Home More Secure

As much as it is important that your home looks as stylish as you want and is designed to your taste, it is imperative that you feel safe in your home and ensure that you take steps to make sure you feel comfortable and secure. Often if you have a conservatory or another extension to your home you may want to make extra changes to your home to make you feel more protected. There a number of reasons for this and here are a few tips to help you along the way.

Replace Your Doors With Composite Doors

Composite doors provide high quality protection for your home as well as giving an attractive welcome. They have a number of properties that will increase the security of your home; not only do they stay stable during heat changes of the seasons, but they are made from a variety of materials ensuring that they have the necessary reinforcements.

Composite doors have an ultra secure multipoint locking system, meaning the door is protected from any possible vulnerabilities all along the frame. Doors of other kinds may require expensive reinforcing to provide the same level of protection as composite doors.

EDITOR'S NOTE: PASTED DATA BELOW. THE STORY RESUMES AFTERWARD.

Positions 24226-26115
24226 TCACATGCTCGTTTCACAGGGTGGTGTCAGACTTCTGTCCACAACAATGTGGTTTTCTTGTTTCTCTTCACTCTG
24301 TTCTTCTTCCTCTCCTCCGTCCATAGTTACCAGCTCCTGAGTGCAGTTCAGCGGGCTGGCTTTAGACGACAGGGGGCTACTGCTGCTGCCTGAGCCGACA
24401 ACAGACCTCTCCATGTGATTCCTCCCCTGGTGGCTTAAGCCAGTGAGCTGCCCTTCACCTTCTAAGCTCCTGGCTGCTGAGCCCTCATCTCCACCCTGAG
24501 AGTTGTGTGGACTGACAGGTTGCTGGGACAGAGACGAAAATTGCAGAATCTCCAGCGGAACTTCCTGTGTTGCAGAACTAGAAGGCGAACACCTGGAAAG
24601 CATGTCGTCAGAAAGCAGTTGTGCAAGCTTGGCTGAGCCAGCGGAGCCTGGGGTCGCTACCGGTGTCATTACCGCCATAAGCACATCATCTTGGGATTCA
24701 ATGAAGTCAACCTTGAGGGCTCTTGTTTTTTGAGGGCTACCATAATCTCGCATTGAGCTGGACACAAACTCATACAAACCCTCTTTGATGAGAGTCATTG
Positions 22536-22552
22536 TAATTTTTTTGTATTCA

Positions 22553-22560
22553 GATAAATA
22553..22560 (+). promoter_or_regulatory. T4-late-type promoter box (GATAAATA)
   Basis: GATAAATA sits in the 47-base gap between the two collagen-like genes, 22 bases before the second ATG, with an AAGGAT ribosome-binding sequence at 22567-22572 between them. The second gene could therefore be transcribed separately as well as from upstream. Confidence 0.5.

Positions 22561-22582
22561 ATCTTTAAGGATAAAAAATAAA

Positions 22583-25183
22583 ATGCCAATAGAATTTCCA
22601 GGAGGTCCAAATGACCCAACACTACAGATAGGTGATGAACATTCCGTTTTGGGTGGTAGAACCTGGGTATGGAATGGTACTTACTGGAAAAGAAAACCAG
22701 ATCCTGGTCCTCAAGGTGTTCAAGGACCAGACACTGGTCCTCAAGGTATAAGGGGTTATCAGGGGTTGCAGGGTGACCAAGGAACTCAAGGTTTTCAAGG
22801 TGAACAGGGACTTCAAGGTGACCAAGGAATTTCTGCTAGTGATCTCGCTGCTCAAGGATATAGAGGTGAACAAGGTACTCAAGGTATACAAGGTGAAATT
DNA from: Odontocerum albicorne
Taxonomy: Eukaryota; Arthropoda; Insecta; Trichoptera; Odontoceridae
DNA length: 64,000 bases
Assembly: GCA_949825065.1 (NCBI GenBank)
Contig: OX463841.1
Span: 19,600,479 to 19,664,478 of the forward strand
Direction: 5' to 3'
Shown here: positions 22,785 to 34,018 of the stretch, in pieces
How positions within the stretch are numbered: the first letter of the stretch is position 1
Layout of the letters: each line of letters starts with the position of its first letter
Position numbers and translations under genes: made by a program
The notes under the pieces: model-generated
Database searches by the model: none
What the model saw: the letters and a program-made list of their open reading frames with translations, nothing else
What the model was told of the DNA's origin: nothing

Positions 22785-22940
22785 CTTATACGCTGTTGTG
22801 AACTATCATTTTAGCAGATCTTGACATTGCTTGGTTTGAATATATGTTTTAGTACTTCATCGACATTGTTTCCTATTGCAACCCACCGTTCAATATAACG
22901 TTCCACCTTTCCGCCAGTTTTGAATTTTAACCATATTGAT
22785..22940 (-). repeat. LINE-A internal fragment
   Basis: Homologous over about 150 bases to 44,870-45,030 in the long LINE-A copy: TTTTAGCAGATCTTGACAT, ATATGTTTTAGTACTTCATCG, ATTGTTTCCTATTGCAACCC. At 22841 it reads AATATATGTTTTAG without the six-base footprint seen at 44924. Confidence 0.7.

Install uPVC Windows

Having u-PVC windows installed in your home would add extra security as they are designed to provide rigidity and strength. These types of windows allow for high performance handles, hinges and locking mechanisms to be installed, automatically increasing the level of security in your home.

Choose Bi-Folding Doors

Not only are bi-folding doors ideal for creating versatility in your home, they are a great choice if you are wanting to ensure that the doors at the back of your house are secure. When bi-folding doors are shut, they are designed to interlock and create a solid walling system that will no doubt be difficult to break through.

Keep Your Keys Out Of Sight

Of course there are other tips in increasing the security of your house that do not require such big changes. There are a number of things you can do when you are leaving the house. One of the biggest to keep any keys out of sight of the windows. Often burglars will break into a home in order to steal car keys and so it is better for your safety if they are hidden.

How to find the cheapest of home improvement

We all know that the cost of making changes to your home can be expensive and in some cases it means that we live with a house that really doesn’t suit our style aspirations. But what if we told you that you could make some huge home improvements for less than £20? You might think that it involves some dodgy DIY and craft glue – but cheap changes can also look professional and be easy to achieve.

1. Simple furniture rearranging